I found two ways to check if a stored procedure exists in our current code:

if object_id('dbo.procedure_to_drop') is not null


if exists (select * from sysobjects where id = object_id('dbo.procedure_to_drop') and sysstat & 0xf = 4)

What's the difference between them and which one is the prefer way?

  • Easier to read and understand by others would be my preferred method. The first one would be my choice. Other options are SELECT * FROM sysobjects WHERE id = object_id(N'[dbo].[MyProc]') and OBJECTPROPERTY(id, N'IsProcedure') = 1 or SELECT * FROM sys.objects WHERE type = 'P' AND OBJECT_ID = OBJECT_ID('dbo.MyProc') stackoverflow.com/questions/2072086/…
    – zedfoxus
    Commented Apr 19, 2017 at 4:22
  • Here's a 3rd way: SELECT * FROM INFORMATION_SCHEMA.ROUTINES WHERE ROUTINE_TYPE = 'PROCEDURE'; Some cols are ROUTINE_NAME, ROUTINE_DEFINITION (proc sql code), ROUTINE_SCHEMA, CREATED, LAST_ALTERED. I'd use this or @Morzel's answer - some way you can use the procedure name instead of the object_id - it's easier to read. Commented Apr 19, 2017 at 4:55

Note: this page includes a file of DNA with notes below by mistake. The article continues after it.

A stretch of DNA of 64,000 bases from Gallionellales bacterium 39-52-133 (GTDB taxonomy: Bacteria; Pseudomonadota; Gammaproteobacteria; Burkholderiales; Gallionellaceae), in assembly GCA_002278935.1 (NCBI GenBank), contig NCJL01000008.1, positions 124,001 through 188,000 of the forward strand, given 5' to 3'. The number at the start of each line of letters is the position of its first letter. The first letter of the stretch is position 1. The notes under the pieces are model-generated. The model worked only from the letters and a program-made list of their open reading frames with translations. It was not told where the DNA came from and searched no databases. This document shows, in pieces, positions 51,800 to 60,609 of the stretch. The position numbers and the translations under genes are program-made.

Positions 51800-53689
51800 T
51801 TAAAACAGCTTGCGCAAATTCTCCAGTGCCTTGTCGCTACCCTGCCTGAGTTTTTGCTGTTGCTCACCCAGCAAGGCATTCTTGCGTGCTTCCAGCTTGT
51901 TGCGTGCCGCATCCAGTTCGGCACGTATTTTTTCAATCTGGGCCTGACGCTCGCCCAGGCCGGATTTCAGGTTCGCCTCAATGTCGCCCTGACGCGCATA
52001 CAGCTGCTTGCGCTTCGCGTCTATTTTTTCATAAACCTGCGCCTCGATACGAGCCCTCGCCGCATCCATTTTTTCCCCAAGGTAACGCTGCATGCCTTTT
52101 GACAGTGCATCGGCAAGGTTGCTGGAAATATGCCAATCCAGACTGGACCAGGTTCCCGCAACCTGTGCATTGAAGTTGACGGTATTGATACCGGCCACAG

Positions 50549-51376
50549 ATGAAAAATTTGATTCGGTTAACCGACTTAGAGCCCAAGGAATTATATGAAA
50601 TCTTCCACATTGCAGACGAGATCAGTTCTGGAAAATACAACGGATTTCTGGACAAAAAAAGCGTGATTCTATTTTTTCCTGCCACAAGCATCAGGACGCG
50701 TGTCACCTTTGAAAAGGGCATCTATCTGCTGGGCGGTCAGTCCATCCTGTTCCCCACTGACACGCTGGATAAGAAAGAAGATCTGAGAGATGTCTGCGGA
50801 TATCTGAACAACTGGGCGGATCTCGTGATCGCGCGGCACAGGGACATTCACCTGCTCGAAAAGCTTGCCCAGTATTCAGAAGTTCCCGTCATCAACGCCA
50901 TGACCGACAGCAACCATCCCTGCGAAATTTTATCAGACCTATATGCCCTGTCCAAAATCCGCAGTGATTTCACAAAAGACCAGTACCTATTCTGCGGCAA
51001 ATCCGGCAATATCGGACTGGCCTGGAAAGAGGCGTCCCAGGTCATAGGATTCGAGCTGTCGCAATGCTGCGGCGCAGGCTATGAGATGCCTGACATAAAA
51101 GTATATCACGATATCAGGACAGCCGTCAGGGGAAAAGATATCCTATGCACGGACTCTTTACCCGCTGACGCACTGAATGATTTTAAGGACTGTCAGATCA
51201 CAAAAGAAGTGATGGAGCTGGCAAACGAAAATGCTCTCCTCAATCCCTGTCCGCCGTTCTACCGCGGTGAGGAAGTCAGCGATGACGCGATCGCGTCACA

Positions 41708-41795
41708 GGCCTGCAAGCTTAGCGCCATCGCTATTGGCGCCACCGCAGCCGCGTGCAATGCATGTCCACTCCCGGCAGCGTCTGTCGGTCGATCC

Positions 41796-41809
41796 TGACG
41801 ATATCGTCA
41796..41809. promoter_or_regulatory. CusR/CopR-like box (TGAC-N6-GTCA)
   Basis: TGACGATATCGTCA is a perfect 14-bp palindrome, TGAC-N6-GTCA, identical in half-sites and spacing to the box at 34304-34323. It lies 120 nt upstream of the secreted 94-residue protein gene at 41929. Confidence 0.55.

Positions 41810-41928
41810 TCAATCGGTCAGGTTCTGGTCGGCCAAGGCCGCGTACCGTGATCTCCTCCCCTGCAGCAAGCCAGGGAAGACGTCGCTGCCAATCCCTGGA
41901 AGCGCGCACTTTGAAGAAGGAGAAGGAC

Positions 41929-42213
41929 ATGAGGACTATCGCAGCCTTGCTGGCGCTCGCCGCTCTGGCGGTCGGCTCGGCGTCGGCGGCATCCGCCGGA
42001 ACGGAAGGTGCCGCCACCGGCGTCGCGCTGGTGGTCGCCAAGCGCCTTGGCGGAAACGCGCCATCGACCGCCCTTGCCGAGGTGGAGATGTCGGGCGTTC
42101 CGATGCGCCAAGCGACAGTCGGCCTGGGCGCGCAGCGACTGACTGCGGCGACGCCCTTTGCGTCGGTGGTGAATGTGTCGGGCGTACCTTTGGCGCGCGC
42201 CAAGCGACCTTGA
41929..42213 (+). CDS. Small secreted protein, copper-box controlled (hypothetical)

1 Answer 1


The first version checks if any object exists with the given name. In that case, if you make a typo and enter a name of a table, it will still pass. About the second version is obsoleted because there is no guarantee if future versions will support to use sysstat. (Check the msdn site: https://learn.microsoft.com/en-us/sql/relational-databases/system-compatibility-views/sys-sysobjects-transact-sql)

I wouldn't use any of them. I would prefer to check objects directly by name:

if exists (select 1 from sys.procedures where name = 'procedure_to_drop')

sys.procedures: https://learn.microsoft.com/en-us/sql/relational-databases/system-catalog-views/sys-procedures-transact-sql

If you have sql server 2016, you can use the new language elements to do the same depending on what you want:

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